- This setting refers to the number of breaths per minute that the ventilator delivers.
- 8 to 12 bpm is a typical respiratory rate
FiO2 (Fraction of inspired oxygen)
- This indicates the amount of oxygen the ventilator delivers, expressed as a percentage or a number between zero and one.
- FiO2 varies widely depending on the patient's condition; room air is 21% (0.21).
- While some patients might be adequately oxygenated with an FiO2 of less than 40% (0.40), someone with severe hypoxemia, for example, might need an initial FiO2 setting of 100%
Positive end-expiratory pressure (PEEP)
- Is the pressure that exists in the alveoli at the end of expiration.
- PEEP can be used to increase oxygenation in either AC or SIMV mode.
- The effect of PEEP on the lungs is similar to blowing up a balloon and not letting it completely deflate before blowing it up again.
- Most patients are started on 5 cm H2O of PEEP
Tidal volume (TV)
- It is the amount of air that will go (delivered) into the patient's lungs with each breath.
- This is based on the ideal body weight of the patient, most often calculated at 10 mL/kg.
- The ratio of duration of inspiration to the duration of expiration.
- The ventilator inspiratory-to-expiratory time ratio (I:E) can range from 1:1.5 to 1:2 for adults
- Importantly, patient expiratory time may be shorter or longer then the amount of time allotted.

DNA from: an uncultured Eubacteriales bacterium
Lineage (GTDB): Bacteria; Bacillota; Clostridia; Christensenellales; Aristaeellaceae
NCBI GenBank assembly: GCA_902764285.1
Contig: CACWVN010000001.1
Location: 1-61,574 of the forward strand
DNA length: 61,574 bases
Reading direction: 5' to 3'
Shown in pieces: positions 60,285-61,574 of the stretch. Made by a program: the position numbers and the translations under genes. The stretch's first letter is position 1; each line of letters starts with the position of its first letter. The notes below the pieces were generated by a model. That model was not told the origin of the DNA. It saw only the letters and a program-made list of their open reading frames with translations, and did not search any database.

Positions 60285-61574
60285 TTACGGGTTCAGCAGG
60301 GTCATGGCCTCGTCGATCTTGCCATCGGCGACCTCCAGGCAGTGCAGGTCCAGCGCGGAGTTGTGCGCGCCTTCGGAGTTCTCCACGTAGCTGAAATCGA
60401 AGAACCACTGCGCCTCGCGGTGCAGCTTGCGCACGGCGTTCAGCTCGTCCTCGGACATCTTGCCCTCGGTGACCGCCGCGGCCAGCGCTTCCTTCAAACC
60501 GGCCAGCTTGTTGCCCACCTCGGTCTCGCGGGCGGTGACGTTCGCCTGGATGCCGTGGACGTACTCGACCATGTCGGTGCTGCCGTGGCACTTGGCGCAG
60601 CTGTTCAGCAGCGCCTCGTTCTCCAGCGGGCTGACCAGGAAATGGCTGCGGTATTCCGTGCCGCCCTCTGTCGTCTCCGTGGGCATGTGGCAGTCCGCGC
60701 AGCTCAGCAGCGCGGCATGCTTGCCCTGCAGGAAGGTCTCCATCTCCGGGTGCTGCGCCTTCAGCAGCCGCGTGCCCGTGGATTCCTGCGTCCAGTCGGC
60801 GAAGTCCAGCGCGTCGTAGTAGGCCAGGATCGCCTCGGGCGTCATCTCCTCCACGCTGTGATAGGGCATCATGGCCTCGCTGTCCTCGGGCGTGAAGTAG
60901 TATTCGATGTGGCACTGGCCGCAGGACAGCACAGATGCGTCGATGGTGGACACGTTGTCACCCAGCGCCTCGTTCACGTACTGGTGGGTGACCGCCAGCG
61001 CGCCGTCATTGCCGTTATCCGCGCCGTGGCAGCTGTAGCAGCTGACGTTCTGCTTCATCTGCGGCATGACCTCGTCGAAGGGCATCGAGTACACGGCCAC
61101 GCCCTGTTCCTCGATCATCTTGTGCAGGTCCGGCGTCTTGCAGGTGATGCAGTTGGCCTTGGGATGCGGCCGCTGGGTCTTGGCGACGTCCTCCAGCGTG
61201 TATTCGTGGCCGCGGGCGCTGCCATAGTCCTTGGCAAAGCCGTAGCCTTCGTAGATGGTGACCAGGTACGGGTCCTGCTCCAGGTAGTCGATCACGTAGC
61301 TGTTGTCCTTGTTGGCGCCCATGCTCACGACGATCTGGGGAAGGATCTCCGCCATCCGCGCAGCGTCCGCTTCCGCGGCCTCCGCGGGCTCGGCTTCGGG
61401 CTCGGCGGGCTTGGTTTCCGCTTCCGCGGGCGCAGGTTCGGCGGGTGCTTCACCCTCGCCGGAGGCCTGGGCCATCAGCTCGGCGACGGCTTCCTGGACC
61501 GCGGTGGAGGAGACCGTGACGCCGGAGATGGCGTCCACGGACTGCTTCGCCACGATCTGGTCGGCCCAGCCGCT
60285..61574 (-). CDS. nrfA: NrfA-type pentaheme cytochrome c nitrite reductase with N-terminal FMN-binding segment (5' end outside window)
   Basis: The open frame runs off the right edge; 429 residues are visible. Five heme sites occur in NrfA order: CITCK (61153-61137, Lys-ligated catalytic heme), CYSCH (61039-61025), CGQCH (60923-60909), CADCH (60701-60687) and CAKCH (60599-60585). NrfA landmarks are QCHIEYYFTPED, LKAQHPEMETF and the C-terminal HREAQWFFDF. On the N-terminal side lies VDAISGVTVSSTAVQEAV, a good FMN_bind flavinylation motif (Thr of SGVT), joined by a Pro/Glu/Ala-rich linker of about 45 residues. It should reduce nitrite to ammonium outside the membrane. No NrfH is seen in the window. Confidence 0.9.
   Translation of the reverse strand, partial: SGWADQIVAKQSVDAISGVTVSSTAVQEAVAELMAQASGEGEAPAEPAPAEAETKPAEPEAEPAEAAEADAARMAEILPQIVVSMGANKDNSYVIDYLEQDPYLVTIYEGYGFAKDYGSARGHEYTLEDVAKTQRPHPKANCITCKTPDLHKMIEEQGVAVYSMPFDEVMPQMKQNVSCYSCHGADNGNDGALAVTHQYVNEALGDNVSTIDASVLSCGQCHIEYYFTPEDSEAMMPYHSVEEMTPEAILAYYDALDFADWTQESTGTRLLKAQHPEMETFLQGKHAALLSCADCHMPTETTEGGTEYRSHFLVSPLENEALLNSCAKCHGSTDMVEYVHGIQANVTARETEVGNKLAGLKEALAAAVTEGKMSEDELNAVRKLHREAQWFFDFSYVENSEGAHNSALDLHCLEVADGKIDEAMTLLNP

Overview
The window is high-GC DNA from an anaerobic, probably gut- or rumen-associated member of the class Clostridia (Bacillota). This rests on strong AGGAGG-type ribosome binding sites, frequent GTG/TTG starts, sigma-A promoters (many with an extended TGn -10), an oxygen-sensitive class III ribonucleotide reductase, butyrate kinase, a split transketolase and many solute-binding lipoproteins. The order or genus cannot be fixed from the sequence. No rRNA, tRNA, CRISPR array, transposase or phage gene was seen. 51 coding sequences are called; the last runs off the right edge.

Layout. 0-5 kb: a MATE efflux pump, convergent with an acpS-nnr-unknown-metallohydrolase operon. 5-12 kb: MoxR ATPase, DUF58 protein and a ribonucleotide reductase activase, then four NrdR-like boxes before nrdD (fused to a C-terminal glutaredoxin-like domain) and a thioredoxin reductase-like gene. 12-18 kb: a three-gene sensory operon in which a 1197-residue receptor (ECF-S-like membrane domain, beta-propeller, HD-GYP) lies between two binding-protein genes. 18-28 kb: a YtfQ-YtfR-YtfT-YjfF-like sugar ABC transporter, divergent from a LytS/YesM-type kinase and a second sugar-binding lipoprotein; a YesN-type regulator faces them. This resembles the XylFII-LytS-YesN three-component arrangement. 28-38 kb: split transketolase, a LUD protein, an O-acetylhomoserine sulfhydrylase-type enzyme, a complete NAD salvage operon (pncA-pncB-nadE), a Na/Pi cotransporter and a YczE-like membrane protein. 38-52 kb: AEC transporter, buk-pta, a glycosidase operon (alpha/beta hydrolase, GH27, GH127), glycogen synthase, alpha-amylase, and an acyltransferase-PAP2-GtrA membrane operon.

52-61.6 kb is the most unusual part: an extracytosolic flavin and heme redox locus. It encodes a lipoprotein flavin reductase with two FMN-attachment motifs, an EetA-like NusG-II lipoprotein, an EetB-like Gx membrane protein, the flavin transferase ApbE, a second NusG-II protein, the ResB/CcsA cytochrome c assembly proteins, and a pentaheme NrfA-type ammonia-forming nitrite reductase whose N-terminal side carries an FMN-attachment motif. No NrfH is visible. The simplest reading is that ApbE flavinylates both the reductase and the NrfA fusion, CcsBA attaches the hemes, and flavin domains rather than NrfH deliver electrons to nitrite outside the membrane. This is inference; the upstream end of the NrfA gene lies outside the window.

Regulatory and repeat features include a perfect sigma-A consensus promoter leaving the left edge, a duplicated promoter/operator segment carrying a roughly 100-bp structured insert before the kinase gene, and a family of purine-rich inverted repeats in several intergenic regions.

Peak inspiratory pressure (PIP)
- Is the highest level of pressure applied to the lungs during Inhalation.
- Should be less than 35 cm of H 2O
Ventilator circuit & parts of ventilator
Main inspiratory line which connects the ventilator output to the patients airway adapter or connector
Adapter which fits the main inspiratory line to the patients airway (Y connector)
Expiratory line which carries expired gas from the patients to the exhalation valve
Expiratory valve which releases exhaled gas from the expiratory line into the room air
Are used for the humidification of inspired air.
Heat moist exchangers (HME)
Or artificial noses are used for humidification in patients with mechanical ventilation.
Bacterial filters to filter to filter gas administered to the patient and exhaled by the patient.
Pressure gauze to measure the pressures in the upper airway.
A device to measure the temperature of inspired air.
An apnea or low pressure alarms
A nebulizer line to power a micro nebulizer for delivery of aerosolized medications
High pressure limit:
Secretions in ETT/Airway or condensation in tubing
Kink in ventilator tubing
Patient biting on ETT
Patient coughing, gagging or trying to talk
Increased airway pressure from bronchospasm or pneumothorax
Ventilator tubing not connected
Displaced ET tube
High respiratory rate:
Patient anxiety or pain
Secretions in ETT/ airway
Low exhaled volume:
Vent tubing not connected
Leak in cuff or inadequate cuff seal
Occurrence of another alarm preventing full delivery of breath.